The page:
“People are starting to wake up to the fact that there are very good jobs out there if they have the skills,” Worosz explained. “In our area, those jobs haven’t been plentiful for a long time, but people are retiring, and we have more on the horizon. What’s different now, since technology has over taken industry, is the fact that someone who can change a part is one thing, but being able to figure out why it needs changing is another. That’s what employers are looking for on the job, and that’s why troubleshooting is an important part of our curriculum.”
You’ll find career opportunities in six schools on the Ivy Tech Northwest campuses: Applied Science and Engineering, Business, Education, Health Sciences, Liberal Arts and Sciences, Public and Social Services, and Technology. Affordable tuition plus financial aid including grants and scholarships, loans and work study as well as payment plans make attending Ivy Tech a viable option for most students. There’s also a distance-learning program that allows you to continue or complete degrees and certificates online.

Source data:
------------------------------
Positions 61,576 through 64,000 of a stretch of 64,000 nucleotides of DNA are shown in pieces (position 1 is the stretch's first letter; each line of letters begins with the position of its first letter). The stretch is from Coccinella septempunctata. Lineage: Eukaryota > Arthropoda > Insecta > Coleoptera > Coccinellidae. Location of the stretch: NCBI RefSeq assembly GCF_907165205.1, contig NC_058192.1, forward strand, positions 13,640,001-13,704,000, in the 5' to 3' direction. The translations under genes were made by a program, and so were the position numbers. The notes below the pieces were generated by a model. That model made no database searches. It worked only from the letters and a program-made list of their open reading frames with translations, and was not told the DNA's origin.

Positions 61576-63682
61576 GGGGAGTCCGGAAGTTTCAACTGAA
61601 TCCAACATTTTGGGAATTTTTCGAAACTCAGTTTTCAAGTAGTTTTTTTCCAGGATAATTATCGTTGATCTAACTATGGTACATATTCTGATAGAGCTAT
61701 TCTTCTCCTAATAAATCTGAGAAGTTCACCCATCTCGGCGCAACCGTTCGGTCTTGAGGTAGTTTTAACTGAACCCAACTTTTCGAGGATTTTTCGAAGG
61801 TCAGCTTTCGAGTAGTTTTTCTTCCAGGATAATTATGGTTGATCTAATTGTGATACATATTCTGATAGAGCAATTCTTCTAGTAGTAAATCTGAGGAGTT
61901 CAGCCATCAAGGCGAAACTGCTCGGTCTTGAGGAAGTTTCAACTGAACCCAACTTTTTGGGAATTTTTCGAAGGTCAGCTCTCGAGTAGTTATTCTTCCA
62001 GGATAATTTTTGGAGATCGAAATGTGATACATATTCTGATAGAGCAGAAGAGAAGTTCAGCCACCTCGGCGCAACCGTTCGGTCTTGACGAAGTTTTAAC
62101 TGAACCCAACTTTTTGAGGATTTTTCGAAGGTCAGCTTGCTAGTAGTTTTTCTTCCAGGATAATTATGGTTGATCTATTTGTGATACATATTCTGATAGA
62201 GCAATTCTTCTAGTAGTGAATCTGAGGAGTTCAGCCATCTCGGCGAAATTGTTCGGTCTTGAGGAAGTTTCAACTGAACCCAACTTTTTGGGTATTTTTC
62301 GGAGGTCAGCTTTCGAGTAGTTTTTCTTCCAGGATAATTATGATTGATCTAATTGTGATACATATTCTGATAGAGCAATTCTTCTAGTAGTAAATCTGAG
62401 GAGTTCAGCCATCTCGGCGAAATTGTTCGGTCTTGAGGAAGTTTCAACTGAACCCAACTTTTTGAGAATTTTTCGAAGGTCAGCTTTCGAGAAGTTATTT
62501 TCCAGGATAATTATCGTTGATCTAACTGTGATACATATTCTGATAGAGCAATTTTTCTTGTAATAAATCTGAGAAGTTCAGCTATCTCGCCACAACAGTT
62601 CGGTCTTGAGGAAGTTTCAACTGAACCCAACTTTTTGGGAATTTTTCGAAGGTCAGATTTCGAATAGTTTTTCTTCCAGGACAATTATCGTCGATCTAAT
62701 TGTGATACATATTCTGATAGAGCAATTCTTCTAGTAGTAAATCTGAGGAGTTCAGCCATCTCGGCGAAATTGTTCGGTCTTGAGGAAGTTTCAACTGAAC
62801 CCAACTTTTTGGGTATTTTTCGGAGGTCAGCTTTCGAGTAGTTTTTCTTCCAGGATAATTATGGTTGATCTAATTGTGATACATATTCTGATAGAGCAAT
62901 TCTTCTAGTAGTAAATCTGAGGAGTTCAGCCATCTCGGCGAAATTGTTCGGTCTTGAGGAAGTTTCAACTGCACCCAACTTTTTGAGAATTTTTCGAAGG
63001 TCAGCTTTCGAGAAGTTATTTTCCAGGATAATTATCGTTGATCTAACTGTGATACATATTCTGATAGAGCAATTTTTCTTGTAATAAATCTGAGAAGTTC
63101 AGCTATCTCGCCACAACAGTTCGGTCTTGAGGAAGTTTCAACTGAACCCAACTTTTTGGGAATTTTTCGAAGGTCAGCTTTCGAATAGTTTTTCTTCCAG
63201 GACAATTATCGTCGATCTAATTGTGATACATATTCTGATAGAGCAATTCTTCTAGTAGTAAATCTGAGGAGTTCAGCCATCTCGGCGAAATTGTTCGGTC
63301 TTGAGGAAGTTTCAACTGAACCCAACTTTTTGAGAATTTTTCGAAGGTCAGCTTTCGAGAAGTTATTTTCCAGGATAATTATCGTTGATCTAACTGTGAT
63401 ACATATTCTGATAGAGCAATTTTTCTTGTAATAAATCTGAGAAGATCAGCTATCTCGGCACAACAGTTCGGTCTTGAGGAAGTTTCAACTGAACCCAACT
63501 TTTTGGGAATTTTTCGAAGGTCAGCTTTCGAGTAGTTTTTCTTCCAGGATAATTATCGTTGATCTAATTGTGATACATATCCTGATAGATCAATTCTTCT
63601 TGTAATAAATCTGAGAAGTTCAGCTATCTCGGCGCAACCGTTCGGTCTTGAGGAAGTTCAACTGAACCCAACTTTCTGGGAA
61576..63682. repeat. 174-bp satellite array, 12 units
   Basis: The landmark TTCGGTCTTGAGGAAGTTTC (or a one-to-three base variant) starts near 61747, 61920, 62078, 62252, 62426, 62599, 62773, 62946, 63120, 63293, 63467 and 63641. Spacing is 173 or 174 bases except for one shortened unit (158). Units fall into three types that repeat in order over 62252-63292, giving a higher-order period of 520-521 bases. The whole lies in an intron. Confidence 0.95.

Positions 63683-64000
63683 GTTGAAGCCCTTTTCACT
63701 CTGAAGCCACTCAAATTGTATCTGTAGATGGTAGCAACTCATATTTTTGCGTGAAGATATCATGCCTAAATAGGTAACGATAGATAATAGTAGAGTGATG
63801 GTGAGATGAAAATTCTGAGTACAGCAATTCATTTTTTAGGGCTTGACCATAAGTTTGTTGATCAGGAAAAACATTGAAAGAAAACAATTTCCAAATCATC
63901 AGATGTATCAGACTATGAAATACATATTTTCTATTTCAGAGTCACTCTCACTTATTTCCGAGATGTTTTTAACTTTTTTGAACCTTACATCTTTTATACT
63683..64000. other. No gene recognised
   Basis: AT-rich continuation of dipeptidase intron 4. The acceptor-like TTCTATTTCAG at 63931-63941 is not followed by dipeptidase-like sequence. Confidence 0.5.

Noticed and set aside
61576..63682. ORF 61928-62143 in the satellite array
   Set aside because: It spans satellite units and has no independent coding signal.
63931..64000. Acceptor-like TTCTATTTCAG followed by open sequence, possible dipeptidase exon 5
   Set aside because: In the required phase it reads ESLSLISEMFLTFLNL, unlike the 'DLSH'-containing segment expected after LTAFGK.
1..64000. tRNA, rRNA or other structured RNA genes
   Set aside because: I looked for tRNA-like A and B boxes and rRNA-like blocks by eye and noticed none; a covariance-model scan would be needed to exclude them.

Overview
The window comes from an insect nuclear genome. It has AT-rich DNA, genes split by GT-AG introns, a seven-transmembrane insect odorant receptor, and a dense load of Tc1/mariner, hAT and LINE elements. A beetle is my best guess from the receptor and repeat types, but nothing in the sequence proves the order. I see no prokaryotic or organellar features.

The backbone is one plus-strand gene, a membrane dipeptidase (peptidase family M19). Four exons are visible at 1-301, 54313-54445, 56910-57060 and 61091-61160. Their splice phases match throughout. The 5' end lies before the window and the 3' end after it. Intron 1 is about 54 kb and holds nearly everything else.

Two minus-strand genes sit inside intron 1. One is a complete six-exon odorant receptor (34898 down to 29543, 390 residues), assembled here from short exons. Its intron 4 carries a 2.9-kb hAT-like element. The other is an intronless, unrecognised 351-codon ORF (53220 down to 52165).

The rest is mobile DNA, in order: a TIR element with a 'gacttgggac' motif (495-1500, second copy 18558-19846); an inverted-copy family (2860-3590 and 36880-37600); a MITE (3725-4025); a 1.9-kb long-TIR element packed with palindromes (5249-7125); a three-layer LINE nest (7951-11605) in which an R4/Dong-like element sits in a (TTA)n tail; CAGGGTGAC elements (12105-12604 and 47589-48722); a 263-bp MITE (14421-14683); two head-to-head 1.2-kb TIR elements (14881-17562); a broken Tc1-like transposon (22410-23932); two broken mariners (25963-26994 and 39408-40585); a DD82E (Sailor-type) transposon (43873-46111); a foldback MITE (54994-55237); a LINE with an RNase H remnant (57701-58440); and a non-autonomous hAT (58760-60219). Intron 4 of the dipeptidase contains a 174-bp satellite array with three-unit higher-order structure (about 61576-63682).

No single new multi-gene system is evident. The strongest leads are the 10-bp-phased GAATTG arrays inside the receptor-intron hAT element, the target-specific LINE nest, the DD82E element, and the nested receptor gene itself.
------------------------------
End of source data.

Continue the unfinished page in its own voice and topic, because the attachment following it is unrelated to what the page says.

Plus, in order to help students reach their full potential at Ivy Tech, the college requires an academic assessment for all students prior to admission in order to evaluate reading, writing and math skills.